Principal Investigators: Eric Arias, Horacio Larreguy Arbesu, John Marshall, Pablo Querubin
Country: Mexico

Registration: 20150517AA

Dates of Intervention: May – July 2015 (June 7 election)

Background: After over 70 years of single-party rule, Mexico has become a vibrant multi-party democracy since the mid 1990’s. There have been significant efforts to improve accountability and transparency through the creation of federal institutions in charge of overseeing free and fair elections (INE), freedom of access to information (IFAI), and auditing of governments at different administrative levels (ASF). Despite these efforts, corruption is widespread and there are serious failures in basic service delivery. A potential explanation is that Mexican voters remain largely uninformed about the performance of their politicians, which is a necessary condition to achieve political accountability through the electoral process. Moreover, little is known about the most effective way of informing voters in order to empower them to hold politicians accountable. Our informational intervention intends to fill this gap by experimenting with different ways of information provision. The lessons from Mexico can also be translated to other developing democracies –especially in Latin America– that share similar features.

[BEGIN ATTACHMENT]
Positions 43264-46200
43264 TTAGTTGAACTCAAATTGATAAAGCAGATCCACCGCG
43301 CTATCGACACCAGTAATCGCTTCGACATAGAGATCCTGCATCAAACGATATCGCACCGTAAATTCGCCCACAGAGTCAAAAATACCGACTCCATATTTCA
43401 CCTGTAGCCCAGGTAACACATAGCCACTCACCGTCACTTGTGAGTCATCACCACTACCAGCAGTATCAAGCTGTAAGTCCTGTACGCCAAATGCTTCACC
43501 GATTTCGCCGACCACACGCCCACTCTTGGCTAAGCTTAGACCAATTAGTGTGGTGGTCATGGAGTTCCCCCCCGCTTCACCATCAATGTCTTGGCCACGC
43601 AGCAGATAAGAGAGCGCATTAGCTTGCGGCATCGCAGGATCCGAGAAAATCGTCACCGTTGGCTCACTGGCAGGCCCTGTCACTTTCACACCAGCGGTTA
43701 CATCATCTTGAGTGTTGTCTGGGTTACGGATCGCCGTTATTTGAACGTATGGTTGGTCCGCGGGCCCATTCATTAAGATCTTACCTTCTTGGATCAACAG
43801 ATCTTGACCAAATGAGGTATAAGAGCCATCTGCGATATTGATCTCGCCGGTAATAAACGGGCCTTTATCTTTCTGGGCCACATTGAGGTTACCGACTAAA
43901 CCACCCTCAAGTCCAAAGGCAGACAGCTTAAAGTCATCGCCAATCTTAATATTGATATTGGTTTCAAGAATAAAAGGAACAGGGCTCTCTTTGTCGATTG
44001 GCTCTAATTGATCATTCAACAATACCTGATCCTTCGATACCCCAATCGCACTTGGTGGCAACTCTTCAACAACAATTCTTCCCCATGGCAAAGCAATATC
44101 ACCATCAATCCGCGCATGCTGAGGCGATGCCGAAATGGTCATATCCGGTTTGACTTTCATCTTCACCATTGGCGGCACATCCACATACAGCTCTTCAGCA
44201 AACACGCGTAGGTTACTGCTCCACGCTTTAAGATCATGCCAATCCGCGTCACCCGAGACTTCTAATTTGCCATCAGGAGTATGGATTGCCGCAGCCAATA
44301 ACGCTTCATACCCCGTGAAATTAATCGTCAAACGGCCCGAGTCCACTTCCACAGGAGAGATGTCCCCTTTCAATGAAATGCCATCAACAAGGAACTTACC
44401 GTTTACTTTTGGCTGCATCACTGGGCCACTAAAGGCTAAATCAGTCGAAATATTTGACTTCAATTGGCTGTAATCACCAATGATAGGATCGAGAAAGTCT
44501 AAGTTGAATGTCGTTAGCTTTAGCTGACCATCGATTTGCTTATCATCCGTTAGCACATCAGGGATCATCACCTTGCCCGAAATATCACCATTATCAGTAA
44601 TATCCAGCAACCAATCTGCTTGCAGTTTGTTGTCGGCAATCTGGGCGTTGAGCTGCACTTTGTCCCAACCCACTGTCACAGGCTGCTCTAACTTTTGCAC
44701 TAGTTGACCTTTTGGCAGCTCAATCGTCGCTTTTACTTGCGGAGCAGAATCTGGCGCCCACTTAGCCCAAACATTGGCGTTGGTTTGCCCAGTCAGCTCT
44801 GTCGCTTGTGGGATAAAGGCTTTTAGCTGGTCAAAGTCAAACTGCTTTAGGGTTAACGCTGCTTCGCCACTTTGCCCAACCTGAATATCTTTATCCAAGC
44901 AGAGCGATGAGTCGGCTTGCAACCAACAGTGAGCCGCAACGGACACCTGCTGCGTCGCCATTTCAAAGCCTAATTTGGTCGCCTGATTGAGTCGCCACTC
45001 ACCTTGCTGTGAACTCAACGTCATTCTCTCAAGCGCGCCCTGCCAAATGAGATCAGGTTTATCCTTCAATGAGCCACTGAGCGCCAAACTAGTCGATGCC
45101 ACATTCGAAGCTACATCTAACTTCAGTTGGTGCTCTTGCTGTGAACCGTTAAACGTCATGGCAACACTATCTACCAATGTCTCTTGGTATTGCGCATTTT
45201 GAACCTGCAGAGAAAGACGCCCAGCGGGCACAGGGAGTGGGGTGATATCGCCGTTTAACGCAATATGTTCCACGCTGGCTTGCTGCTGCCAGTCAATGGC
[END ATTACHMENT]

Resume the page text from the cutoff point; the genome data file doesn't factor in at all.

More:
Research Design: Our research design is factorial and varies along two main dimensions: the method of delivery (private vs. social), and the type of provided information (local vs. relative). In the private treatment, voters will receive information privately through leaflets distributed door-to-door by enumerators. In the social treatment, we will couple the leaflet delivery with cars with loudspeakers attracting attention to the leaflet delivery. In the local-information treatment, we will provide information about the incumbent party in voters’ municipality alone, while in the relative-information treatment we will couple it with information about the performance of incumbent and challenging parties in similar municipalities.

Hypotheses:
  • Voters are more likely to punish poor performance in the social than in the private information treatment.
  • Voters punish poor-performing politicians more severely when they also receive
    1. information that comparable incumbents from challenging parties performed better;
    2. information that comparable incumbents from the local incumbent’s party also performed poorly;
    3. the combination of 1. and 2.
  • The strength of these results will vary with voter priors and the extent to which voters believe candidates within and between parties are correlated.